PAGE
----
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Full text of "To The Lighthouse"

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lodged now in the fork of a pear tree, for they
had reached the orchard. And with a painful
effort of concentration, she focused her mind,
not upon the silver-bossed bark of the tree, or
upon its fish-shaped leaves, but upon a phantom
kitchen table, one of those scrubbed board tables,
grained and knotted, whose virtue seems to
have been laid bare by years of muscular integrity,
which stuck there, its four legs in air. Naturally,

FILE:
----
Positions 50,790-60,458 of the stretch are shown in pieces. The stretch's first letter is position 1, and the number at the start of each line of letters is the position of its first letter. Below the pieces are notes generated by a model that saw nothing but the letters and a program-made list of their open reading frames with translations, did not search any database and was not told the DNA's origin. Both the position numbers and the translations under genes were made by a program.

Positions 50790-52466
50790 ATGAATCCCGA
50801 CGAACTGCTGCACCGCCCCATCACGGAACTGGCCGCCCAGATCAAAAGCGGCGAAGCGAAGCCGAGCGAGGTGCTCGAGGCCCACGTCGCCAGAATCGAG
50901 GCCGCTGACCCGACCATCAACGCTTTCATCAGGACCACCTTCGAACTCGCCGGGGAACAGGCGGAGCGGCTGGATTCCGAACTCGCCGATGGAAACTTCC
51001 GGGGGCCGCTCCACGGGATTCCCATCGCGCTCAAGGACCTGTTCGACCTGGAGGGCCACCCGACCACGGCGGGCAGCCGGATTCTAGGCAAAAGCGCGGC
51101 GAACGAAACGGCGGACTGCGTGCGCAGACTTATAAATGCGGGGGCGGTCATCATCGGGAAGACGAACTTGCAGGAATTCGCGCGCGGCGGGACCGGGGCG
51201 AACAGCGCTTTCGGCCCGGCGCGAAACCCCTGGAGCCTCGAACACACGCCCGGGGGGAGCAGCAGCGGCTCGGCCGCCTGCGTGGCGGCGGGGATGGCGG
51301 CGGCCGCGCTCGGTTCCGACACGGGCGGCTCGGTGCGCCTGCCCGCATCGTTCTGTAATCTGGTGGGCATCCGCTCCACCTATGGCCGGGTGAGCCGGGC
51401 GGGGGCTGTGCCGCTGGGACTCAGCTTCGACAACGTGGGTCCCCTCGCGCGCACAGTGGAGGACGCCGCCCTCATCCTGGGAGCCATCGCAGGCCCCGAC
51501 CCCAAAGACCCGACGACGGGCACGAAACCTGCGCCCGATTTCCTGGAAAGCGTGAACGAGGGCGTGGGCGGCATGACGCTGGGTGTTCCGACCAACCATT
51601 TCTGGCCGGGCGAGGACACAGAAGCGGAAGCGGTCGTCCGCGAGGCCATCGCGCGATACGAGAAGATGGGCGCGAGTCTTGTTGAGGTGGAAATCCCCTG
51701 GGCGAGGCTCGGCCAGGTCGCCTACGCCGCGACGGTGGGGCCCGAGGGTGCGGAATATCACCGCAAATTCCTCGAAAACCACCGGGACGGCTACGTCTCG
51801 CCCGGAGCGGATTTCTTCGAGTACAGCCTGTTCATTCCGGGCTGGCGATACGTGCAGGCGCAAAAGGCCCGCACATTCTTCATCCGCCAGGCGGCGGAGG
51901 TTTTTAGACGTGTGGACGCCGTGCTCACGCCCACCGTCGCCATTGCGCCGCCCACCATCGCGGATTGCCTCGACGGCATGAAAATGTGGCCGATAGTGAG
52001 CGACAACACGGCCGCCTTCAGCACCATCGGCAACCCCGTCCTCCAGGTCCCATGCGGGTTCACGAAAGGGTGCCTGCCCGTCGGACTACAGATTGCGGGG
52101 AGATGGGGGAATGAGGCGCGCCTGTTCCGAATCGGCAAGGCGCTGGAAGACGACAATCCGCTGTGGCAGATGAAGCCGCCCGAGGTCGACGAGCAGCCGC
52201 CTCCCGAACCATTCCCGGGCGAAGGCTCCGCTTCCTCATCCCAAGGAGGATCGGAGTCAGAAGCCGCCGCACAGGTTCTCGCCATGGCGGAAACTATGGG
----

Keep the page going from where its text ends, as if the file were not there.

if one's days were passed in this seeing of angular
essences, this reducing of lovely evenings, with
all their flamingo clouds and blue and silver to a
...white deal four-legged table (and it was a mark
oflSte finest minds so to do), naturally one could
not be judged like an ordinary person.

Mr. Bankes liked her for bidding him " think
of his work ". He had thought of it, often and
often. Times without number, he had said,
" Ramsay is one of those men who do their best
work before they are forty ". He had made
a definite contribution to philosophy in one little
book when he was only five and twenty; what
came after was more or less amplification, repeti-
tion. But the number of men who make a
definite contribution to anything whatsoever is
very small, he said, pausing by the pear tree, well
brushed, scrupulously exact, exquisitely judicial.
Suddenly, as if the movement of his hand had